QUI GON: It's an invasion force. They're invading Naboo.
OBI WAN: From a dispute over trade routes to invasion? I don't understand.
QUI GON: Nor do I. They destroy our ship, try to kill us, and now an invasion...something else is at work here. We have to warn the Naboo and contact Chancellor Valorum. Stow aboard separate ships, and we'll meet on the planet.
OBI WAN: Yes, Master. At least you were right about one thing: the negotiations were short!
And then we're on to Naboo. Next up...the rehabilitation of Jar Jar Binks.
Monday, October 29, 2007
:: I have never lived in a community that was so obsessed with its past. (Good post on the lack of retail in downtown Buffalo. My suggestion for remedying this? Forget it. Don't do anything specifically to bring retail downtown. Instead, work on getting businesses downtown, and getting people living downtown. Retail will follow; it always goes where people work and live.)
:: Too many people around here have wanted instant gratification; in reality, building new business takes both nurturing and time. We are about to reach a tipping point where everything is starting to happen at once, and where the renaissance will soon become obvious, even to the most cynical. (It's also worth remembering that many things are never predictable. Since no one in the 1980s could have predicted the 1990s tech boom, it follows that no one could have therefore predicted the rise of the Austin, TX area as a result of that boom.)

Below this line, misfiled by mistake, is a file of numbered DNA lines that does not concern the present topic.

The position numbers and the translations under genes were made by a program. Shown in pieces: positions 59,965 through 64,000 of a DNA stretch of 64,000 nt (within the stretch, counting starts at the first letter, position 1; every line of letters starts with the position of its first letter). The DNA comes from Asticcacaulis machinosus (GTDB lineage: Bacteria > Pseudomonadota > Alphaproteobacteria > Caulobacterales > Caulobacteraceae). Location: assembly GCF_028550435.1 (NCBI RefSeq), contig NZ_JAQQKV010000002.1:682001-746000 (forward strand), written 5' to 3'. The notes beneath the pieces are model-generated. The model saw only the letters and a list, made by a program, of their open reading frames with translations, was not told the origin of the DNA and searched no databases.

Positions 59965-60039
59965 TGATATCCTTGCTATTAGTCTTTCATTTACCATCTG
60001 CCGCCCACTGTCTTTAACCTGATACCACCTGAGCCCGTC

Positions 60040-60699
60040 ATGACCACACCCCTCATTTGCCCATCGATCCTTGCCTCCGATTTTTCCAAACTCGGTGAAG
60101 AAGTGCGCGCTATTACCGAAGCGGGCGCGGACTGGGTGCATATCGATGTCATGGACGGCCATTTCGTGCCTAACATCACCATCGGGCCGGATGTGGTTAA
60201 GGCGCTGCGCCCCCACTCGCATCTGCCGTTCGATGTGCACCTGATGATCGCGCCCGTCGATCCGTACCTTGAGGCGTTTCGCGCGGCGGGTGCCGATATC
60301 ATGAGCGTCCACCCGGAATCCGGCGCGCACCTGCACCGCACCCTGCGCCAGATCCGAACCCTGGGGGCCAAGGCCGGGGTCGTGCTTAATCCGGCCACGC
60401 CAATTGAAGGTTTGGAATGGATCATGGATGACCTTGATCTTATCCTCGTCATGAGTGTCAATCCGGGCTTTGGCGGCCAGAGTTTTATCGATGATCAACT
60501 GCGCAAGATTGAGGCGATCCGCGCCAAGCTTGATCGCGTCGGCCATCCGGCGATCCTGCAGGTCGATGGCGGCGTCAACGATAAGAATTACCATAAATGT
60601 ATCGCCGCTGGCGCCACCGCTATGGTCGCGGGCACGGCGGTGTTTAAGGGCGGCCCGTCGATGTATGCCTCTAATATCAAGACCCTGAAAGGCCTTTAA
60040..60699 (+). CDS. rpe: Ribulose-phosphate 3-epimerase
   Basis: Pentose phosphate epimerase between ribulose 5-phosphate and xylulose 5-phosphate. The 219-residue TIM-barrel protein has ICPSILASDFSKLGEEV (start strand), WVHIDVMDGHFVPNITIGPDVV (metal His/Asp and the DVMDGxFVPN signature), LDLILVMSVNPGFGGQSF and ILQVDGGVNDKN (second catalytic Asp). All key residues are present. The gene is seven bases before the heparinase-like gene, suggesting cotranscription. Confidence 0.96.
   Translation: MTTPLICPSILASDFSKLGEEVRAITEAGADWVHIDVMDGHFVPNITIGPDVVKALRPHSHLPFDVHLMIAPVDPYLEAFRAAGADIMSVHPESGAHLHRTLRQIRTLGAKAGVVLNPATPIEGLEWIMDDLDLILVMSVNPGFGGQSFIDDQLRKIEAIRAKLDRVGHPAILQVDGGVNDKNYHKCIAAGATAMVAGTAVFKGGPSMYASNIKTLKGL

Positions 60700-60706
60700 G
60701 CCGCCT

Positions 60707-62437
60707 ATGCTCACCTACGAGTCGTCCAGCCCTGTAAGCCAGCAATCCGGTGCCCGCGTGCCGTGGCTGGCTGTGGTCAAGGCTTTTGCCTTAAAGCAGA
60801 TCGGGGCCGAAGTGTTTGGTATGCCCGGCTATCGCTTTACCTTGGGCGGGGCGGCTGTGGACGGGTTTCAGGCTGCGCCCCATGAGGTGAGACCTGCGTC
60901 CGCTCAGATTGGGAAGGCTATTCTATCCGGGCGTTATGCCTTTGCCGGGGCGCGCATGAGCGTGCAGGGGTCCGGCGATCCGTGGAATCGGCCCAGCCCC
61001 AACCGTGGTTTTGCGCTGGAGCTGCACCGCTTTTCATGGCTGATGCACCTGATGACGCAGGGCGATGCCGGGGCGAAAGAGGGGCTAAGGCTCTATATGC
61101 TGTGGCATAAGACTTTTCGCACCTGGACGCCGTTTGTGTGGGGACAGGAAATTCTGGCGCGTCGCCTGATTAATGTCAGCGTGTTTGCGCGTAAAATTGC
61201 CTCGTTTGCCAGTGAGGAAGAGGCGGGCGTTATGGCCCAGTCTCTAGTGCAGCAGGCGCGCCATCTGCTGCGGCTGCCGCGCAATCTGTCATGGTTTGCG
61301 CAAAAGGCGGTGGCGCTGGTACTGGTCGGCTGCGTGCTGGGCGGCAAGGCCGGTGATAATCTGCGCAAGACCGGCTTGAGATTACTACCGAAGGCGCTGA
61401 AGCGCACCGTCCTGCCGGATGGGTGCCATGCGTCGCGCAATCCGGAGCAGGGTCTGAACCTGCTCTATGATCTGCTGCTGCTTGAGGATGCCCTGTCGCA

:: As far as I’m concerned, every day is bread day.
:: Why is it necessary to do another Star Trek, especially one featuring the original characters? What possibly can be left to say or do in this universe that hasn't been fully explored over five TV series and ten feature films? (I personally wouldn't mind one more Trek movie, if for no other reason than to make it so that the franchise didn't end with Nemesis, which is staggeringly bad.)
:: With all the cameras Fox had capturing the reactions of every person imaginable, I’m only sorry they didn’t have a camera in Johnny Damon’s house.